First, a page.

The Canticle of Jack Kerouac by Lawrence Ferlinghetti #6



And then Ti-Jean Jack with Joual tongue

disguised as an American fullback in plaid shirt

crossing and recrossing America

in speedy cars

a Dr Sax’s shadow shadowing over him

like a shroudy cloud over the landscape

Song of the Open Road sung drunken

with Whitman and Jack London and Thomas Wolfe

still echoing through

a Nineteen Thirties America

a Nineteen Forties America

an America now long gone

except in broken down dusty old

Greyhound Bus stations

in small lost towns

Ti-Jean’s vision of America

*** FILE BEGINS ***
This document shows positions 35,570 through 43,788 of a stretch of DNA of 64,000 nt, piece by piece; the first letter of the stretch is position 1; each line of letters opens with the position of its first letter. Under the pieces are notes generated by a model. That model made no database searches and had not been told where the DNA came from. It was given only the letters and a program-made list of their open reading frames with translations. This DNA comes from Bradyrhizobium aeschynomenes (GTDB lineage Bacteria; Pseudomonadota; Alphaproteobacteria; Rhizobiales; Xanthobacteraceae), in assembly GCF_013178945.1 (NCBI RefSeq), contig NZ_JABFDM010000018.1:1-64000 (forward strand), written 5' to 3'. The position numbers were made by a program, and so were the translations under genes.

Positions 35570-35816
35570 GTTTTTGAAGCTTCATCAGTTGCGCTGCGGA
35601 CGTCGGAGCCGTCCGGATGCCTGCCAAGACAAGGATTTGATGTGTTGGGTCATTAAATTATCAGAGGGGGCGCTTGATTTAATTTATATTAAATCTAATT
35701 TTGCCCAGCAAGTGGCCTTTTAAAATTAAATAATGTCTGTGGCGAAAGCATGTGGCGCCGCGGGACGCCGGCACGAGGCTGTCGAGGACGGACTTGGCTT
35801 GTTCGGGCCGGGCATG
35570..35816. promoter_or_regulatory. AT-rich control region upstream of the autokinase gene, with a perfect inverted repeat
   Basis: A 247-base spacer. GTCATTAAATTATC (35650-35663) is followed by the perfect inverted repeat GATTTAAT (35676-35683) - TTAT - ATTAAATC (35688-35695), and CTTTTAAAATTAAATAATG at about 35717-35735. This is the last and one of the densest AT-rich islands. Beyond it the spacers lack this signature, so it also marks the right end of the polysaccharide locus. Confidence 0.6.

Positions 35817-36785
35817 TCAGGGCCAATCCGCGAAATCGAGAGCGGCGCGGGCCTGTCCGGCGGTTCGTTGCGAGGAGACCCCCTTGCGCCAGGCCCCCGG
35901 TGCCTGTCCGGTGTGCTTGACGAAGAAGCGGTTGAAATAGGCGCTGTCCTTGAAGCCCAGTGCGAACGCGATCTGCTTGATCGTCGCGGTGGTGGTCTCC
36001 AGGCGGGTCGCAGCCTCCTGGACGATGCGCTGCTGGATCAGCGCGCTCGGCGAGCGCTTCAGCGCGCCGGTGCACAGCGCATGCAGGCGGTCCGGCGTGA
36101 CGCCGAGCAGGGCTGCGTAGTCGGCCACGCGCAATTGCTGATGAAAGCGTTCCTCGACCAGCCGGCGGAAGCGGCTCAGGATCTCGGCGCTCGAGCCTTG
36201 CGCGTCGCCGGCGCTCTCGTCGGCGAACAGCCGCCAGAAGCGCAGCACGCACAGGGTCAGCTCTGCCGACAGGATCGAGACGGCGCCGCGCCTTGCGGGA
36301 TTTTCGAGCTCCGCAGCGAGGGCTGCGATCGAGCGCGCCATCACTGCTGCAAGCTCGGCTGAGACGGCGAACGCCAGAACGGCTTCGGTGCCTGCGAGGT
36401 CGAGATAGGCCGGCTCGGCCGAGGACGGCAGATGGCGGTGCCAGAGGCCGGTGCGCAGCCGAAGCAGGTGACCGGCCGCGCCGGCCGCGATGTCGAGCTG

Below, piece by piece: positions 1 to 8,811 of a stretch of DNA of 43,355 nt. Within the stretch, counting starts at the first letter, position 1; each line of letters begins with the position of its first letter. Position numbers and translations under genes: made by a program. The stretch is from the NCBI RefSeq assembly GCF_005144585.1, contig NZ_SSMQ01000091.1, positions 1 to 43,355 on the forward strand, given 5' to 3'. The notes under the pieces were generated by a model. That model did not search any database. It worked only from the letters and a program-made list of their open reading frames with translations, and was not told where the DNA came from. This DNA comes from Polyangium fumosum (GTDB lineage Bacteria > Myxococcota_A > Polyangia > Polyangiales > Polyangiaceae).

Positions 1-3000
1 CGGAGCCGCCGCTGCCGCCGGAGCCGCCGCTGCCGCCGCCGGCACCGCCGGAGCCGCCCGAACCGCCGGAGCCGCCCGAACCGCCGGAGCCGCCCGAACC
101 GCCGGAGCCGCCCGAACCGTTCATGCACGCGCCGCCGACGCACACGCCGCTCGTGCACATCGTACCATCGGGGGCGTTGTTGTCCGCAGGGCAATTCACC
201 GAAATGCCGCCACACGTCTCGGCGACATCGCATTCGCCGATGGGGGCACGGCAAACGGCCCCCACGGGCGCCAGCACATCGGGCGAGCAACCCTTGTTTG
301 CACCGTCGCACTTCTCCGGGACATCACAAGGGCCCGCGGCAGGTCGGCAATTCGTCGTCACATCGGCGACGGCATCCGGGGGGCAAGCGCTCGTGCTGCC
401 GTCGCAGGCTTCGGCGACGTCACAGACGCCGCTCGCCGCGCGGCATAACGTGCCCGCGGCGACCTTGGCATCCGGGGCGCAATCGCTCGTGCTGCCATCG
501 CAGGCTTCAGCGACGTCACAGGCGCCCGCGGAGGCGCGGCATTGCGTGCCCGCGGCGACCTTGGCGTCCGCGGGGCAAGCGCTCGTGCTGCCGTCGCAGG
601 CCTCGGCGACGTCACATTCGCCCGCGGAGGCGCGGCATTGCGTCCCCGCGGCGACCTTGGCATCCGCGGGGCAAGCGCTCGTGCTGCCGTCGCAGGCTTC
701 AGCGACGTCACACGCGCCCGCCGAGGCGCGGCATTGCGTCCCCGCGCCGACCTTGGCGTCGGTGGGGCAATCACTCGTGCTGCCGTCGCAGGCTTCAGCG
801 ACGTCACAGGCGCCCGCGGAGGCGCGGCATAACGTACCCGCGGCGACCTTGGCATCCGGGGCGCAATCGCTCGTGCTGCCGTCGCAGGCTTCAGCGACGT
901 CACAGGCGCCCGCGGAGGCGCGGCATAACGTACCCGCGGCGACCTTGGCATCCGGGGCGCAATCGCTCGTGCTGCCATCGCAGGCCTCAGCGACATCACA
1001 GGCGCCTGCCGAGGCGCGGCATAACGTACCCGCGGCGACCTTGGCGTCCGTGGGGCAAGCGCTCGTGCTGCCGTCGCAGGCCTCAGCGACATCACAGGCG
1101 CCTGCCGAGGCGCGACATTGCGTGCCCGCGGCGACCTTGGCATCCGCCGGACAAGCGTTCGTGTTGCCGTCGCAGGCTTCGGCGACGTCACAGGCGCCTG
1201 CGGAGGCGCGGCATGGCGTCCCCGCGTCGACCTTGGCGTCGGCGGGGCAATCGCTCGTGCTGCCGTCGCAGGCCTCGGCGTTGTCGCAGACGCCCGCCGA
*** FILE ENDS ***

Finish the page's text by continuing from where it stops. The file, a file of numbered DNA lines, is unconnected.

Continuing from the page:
seen from a moving car’s window

the same as Wolfe’s lonely

sweeping vision

glimpsed from a coach-train long ago

(And thus did he see first the dark land)

And so Jack

in an angel midnight bar

somewhere West of Middle America

where one drunk madonna

(shades of one on a Merrimack corner)

makes him a gesture with her eyes

a blue gesture

and Ti-Jean answers only with his eyes

And the night goes on with them

And the light comes up on them

making love in a parking lot

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